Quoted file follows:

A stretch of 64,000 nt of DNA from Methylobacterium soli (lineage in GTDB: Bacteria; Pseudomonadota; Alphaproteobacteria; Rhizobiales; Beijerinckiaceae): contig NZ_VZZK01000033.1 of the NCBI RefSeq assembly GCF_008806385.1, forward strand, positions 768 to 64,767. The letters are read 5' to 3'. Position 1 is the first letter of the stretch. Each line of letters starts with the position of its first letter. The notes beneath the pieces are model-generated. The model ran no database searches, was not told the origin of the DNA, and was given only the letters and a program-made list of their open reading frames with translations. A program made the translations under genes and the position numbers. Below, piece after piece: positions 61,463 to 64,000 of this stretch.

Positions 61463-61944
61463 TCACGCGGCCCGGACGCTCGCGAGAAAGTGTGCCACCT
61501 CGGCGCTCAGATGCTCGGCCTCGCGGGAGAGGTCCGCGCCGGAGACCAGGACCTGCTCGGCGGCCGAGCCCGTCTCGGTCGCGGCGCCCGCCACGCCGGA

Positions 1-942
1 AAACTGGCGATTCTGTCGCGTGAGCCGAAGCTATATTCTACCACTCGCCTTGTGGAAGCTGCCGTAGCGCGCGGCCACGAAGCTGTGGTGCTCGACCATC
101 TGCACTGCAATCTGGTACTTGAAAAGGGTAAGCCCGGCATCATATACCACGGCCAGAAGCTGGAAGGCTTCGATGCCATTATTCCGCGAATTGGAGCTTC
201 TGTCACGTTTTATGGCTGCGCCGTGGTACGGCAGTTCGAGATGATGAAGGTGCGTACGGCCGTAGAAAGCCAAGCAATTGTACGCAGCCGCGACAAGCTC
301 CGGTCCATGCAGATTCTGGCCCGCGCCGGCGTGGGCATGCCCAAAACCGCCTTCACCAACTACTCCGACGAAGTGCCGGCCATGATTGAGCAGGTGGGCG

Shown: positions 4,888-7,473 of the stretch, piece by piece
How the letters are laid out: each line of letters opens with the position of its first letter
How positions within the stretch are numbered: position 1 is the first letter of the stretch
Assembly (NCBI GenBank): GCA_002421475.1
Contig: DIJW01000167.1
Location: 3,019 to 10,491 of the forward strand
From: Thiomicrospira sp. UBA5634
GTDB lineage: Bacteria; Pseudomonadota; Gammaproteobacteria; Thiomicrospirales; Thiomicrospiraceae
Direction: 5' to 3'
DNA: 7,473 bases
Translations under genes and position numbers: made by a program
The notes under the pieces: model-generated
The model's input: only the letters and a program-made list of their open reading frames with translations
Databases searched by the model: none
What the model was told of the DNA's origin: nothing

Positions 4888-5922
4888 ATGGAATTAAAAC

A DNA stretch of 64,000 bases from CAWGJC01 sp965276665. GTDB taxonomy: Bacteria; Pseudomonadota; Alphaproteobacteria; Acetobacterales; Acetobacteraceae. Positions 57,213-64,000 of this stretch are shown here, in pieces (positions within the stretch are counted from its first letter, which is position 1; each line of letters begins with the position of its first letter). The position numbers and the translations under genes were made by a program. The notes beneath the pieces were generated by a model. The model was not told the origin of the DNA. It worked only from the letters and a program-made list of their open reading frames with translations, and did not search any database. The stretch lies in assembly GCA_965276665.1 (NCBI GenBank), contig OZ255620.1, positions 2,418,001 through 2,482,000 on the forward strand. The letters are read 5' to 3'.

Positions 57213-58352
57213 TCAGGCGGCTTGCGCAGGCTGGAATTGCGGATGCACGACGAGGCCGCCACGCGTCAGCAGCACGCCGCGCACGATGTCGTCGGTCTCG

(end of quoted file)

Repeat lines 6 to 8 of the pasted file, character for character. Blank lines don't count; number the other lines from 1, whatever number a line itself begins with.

1 AAACTGGCGATTCTGTCGCGTGAGCCGAAGCTATATTCTACCACTCGCCTTGTGGAAGCTGCCGTAGCGCGCGGCCACGAAGCTGTGGTGCTCGACCATC
101 TGCACTGCAATCTGGTACTTGAAAAGGGTAAGCCCGGCATCATATACCACGGCCAGAAGCTGGAAGGCTTCGATGCCATTATTCCGCGAATTGGAGCTTC
201 TGTCACGTTTTATGGCTGCGCCGTGGTACGGCAGTTCGAGATGATGAAGGTGCGTACGGCCGTAGAAAGCCAAGCAATTGTACGCAGCCGCGACAAGCTC